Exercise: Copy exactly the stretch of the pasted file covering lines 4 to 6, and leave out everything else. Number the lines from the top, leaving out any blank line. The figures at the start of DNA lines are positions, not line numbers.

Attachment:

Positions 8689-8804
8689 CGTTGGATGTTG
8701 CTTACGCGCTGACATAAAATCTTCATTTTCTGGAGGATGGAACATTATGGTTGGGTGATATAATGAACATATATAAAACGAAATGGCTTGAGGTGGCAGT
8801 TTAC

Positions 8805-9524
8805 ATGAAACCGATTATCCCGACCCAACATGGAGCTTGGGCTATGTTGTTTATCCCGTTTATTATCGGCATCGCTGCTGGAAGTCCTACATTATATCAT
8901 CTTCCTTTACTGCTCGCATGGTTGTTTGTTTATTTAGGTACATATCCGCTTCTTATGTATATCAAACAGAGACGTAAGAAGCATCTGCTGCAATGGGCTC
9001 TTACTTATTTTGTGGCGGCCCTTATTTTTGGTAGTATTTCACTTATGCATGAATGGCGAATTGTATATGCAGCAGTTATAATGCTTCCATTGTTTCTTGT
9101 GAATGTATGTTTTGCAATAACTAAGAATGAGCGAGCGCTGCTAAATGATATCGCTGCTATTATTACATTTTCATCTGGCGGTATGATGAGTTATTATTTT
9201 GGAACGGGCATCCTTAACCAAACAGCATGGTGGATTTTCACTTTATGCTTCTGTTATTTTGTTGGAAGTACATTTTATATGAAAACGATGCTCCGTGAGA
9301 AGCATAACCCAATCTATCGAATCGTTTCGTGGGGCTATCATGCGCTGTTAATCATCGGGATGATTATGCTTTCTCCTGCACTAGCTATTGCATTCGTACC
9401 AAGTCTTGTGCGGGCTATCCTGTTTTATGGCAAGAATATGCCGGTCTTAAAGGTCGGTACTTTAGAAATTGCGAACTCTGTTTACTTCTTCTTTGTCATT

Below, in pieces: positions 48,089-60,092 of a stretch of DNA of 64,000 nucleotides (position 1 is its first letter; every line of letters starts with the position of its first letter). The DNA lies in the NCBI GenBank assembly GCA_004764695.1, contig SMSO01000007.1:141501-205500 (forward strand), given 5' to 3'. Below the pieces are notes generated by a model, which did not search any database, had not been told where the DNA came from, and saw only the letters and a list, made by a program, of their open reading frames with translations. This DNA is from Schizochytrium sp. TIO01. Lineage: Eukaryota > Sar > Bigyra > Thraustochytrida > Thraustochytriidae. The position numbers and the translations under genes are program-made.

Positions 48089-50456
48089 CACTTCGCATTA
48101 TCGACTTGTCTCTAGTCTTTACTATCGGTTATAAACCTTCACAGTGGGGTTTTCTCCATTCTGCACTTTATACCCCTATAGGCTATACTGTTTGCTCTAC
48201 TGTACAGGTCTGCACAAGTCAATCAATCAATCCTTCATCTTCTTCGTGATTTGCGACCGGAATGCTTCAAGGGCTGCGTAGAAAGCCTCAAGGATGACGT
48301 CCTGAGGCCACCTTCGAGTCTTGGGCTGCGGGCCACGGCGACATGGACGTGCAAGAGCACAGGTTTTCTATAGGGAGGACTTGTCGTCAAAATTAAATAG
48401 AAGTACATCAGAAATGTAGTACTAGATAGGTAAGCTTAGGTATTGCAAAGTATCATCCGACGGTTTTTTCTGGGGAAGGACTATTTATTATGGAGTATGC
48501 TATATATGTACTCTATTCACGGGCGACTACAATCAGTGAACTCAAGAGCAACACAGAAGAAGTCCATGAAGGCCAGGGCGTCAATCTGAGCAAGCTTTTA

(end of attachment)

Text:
8801 TTAC

Positions 8805-9524
8805 ATGAAACCGATTATCCCGACCCAACATGGAGCTTGGGCTATGTTGTTTATCCCGTTTATTATCGGCATCGCTGCTGGAAGTCCTACATTATATCAT